Navajo Churro Wool from Paonia, Colorado. Dyed with Rabbit Brush.
The soft, dusty yellow-gold color is softly soothing and reminiscent of summer days when the Rabbit Brush is blooming throughout our Rocky Mountain area.
To begin the work, I gathered seven pounds of Rabbit Brush plants on the Grand Mesa (Colorado), then cleaned, boiled and strained it to produce two gallons of dye. The fragrance of the boiling liquid filled my kitchen with a lush sensory invitation.
The wool is a portion of 22 fleeces from a Paonia Churro grower, which I "picked" to remove clinging plant materials, hand-washed, then vat-dyed and firmly wet-felted and needle-felted into a very sturdy rug/tapestry for floor or wall. Another portion of the wool was finely sorted and combed into roving by a fiber mill in Hotchkiss, Colorado. This particular rug was later featured in my gallery show at the Montrose Center for the Arts and at Aspen Saturday Market.
The process of transforming raw wool and plant material into a beautiful, unique product is lengthy but very satisfying to me as an aesthetic and sensual experience, as well as for the opportunity to participate in preservation of an almost-lost sheep breed.
Size 44" x 40", plus 6-15" bottom fringe. Free shipping US and Canada.
Colors are a range of rich golds to warm creams, with curly Mohair accents and felted Shibori textures.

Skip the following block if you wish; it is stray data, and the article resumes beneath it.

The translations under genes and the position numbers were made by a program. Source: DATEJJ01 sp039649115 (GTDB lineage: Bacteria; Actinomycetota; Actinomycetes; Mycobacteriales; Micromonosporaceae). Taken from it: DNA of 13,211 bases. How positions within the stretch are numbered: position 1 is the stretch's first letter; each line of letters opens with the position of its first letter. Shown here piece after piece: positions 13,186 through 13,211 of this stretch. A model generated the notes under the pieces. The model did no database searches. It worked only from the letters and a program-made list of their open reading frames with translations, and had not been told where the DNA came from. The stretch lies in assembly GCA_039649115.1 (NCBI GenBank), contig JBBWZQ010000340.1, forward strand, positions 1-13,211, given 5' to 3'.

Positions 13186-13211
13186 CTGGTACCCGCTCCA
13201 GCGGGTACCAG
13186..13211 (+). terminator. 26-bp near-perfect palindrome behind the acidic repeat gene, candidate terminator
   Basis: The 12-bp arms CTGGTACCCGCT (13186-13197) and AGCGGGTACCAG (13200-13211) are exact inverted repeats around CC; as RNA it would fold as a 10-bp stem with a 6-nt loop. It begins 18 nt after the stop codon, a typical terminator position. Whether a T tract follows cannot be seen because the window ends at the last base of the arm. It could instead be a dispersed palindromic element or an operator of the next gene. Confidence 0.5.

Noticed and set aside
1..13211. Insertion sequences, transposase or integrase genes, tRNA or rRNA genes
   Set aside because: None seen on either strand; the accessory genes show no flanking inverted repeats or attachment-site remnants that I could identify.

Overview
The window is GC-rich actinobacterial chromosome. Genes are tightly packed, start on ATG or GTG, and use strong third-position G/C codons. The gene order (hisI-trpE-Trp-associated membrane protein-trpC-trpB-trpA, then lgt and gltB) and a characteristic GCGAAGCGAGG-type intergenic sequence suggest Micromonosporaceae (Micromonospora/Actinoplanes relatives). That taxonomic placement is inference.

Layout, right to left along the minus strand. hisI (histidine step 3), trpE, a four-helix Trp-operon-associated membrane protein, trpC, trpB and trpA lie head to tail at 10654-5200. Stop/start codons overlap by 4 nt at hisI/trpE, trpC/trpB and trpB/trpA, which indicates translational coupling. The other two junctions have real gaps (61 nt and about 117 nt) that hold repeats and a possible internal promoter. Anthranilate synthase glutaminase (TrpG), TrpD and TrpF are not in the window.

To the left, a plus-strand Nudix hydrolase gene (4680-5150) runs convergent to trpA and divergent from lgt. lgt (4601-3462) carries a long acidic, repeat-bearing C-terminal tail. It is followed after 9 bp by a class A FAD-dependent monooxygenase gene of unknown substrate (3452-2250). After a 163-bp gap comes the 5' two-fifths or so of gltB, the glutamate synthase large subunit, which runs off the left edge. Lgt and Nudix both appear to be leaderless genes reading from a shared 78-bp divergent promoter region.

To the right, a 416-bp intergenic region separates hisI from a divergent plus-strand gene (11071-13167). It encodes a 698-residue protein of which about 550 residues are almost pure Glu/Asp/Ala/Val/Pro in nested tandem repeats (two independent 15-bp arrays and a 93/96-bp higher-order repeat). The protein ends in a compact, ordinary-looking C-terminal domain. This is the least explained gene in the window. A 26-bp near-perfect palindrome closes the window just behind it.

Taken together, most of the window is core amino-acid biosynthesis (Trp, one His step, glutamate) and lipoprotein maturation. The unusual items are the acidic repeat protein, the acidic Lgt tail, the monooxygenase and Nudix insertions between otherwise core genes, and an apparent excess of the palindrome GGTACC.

This work is dedicated to the preservation of the Navajo Churro sheep, once-threatened with extinction through US government attempts to replace it with other breeds. Having been bred through many generations by the Navajo Nation, the Churro sheep is valued for its excellent adaptation to the arid high desert environment of the Southwestern US. Churro wool, highly valued for its strong and resilient fiber in spinning and weaving quality rugs and blankets, is now making a slow but steady comeback in the hands of the Dine (the People of the Navajo Nation) and small family sheep ranches, with the cooperation of a few scattered fiber mills, spinners, weavers and knitters.
A portion of the sale from this work will go to the Navajo Search and Rescue Team of Show Low, Arizona, in honor of the volunteers, Dine friends, who have endured so much and have given unselfishly during the Pandemic.
These highly textured Rocky Mountain tapestries in natural and plant-dyed colors have beautifully enhanced both rustic and urban homes and offices in Colorado and other regions of the country. Each is unique, custom designed for your individual taste -whether tiny home, mountain lodge or upscale architectural modern settings.
Today, as we begin to regain sensibilities lost in the horrifying Pandemic, the younger generation (and a Grandma or two) have designated these very tactile and appealing works as "Cottagecore" or "Grandmacore" - a contemporary expression of traditional values. Recently, Architectural Digest has documented this trend as "Vintage Maximalism" - brighter colors and handcrafted textures, following on the heels of widespread preference for neutral, minimalist decor.